Government-backed reverse mortgages are becoming increasingly popular with older Australians as the cost-of-living rises.
Following changes to Centrelink’s Home Equity Access Scheme that came into force in July 1, participants in the scheme can now take an advance payment of their loan rather than an income stream.
The changes have given older Australians a flexible and secure way to supplement their retirement income after banks and other lenders have largely ceased issuing their own reverse mortgages.
A reverse mortgage allows people over 60-years-old to access some of the equity tied up in their home, helping them fund a more comfortable retirement. Importantly, with a reverse mortgage a person continues to own and live in your home and community for as long as they choose.
According to a report in The Age, Services Australia saw a spike in participants joining the government scheme over the last three years (rising from 768 in 2019 to 6041 today)
Services Australia said more retirees are expected to apply for the scheme as the cost-of-living rises.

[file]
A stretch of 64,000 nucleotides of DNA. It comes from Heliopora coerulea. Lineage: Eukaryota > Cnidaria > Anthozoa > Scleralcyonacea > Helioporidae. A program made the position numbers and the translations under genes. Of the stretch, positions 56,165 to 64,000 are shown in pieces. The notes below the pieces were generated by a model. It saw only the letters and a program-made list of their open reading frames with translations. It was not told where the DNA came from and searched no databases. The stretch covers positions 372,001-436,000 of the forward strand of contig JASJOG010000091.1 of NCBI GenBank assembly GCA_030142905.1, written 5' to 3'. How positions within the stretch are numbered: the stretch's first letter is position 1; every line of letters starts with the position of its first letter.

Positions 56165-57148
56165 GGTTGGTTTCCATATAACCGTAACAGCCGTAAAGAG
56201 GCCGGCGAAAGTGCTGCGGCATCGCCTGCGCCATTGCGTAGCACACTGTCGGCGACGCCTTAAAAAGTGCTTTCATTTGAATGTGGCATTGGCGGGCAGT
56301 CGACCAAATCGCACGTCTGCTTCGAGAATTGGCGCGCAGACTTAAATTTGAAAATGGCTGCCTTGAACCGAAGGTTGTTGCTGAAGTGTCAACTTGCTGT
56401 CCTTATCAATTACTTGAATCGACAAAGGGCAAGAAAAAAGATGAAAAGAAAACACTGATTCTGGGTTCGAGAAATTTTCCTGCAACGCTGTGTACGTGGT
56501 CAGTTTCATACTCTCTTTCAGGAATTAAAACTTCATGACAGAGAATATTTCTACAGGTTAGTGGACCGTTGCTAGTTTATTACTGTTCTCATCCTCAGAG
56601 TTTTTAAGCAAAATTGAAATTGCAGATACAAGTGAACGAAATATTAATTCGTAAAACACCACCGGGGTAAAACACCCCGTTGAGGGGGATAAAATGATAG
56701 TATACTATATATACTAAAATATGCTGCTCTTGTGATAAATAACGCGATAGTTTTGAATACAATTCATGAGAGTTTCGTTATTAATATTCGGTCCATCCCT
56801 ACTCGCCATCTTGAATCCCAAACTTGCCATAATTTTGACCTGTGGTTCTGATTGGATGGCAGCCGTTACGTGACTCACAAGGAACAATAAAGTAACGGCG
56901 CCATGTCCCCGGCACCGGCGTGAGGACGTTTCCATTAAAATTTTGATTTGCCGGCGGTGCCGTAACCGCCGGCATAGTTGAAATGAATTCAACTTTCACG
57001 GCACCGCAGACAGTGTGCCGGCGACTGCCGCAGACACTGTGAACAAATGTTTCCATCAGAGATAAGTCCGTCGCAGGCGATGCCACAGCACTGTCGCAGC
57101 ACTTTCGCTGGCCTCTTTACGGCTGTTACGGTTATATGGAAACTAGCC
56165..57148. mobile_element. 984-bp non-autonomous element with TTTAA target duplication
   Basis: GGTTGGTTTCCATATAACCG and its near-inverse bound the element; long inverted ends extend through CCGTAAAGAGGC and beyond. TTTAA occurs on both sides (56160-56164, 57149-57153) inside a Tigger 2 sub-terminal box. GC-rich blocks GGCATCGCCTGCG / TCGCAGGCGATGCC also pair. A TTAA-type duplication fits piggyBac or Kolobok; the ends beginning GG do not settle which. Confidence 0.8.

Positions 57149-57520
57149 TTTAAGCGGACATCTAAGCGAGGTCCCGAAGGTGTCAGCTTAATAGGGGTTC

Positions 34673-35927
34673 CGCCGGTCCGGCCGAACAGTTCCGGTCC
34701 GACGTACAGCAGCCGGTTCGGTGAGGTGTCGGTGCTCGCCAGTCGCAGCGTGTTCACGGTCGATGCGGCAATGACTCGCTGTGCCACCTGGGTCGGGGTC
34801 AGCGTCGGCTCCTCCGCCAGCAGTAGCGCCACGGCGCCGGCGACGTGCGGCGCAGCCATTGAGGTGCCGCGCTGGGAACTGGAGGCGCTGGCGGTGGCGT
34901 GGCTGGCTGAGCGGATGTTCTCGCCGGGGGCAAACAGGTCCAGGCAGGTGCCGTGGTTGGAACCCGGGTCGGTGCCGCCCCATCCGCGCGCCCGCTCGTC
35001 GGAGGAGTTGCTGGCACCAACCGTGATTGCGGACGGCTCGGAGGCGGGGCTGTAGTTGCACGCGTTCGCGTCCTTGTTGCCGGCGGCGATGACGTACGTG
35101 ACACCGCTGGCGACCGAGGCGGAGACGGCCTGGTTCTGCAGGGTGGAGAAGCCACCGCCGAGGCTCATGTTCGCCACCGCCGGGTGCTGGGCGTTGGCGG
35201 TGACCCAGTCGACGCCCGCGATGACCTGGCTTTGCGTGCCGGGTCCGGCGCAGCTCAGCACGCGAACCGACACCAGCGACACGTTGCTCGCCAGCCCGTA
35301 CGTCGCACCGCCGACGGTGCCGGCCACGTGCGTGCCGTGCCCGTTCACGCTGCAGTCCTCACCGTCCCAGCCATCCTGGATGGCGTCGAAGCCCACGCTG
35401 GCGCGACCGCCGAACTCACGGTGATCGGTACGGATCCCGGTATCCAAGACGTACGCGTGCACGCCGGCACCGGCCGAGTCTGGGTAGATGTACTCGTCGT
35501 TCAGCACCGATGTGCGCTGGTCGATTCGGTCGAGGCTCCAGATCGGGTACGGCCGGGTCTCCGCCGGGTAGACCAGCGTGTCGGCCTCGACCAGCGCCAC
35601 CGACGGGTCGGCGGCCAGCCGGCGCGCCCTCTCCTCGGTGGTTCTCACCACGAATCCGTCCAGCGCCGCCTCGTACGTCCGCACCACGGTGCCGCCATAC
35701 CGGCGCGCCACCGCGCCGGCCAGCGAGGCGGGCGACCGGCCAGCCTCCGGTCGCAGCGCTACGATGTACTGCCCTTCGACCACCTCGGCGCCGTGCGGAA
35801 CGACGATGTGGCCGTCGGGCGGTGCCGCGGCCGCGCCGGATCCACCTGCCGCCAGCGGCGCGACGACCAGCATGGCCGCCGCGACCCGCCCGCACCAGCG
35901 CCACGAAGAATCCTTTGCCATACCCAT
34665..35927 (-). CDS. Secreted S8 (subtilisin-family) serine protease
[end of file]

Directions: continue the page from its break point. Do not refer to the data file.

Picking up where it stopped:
Prior to 2019, participants in the scheme could draw a fortnightly income up to the full pension rate, including any pension payments, making it effectively only available to part pensioners and some self-funded retirees.
From July 2019, borrowers could borrow to fund a fortnightly income of up to 150% of the full pension rate.
Speaking to The Age, Consumer Action Law Centre chief executive Gerard Brody said he is not surprised that asset-rich, cash-poor retirees are choosing a lump sum instead of an income stream.
“The reality is there’s a lot of wealth tied up in housing in Australia and people are looking at ways to use that wealth during their lifetime. I can see why this is an option that people are considering,” he said.
Government-backed reverse mortgages are one of the last remaining paths for retirees to access home equity since the commercial banks have largely discontinued their reverse mortgage schemes
The banks reported that these mortgages had “not lived up to expectations,” said Canstar finance advisor Steve Mickenbecker.
He said many other providers pulled away from reverse mortgages during the global financial crisis because they were too expensive to operate.
He added that the market had not recovered and was unlikely to do so given rising interest rates would make the debt compound faster and may cause the value of the property to fall.
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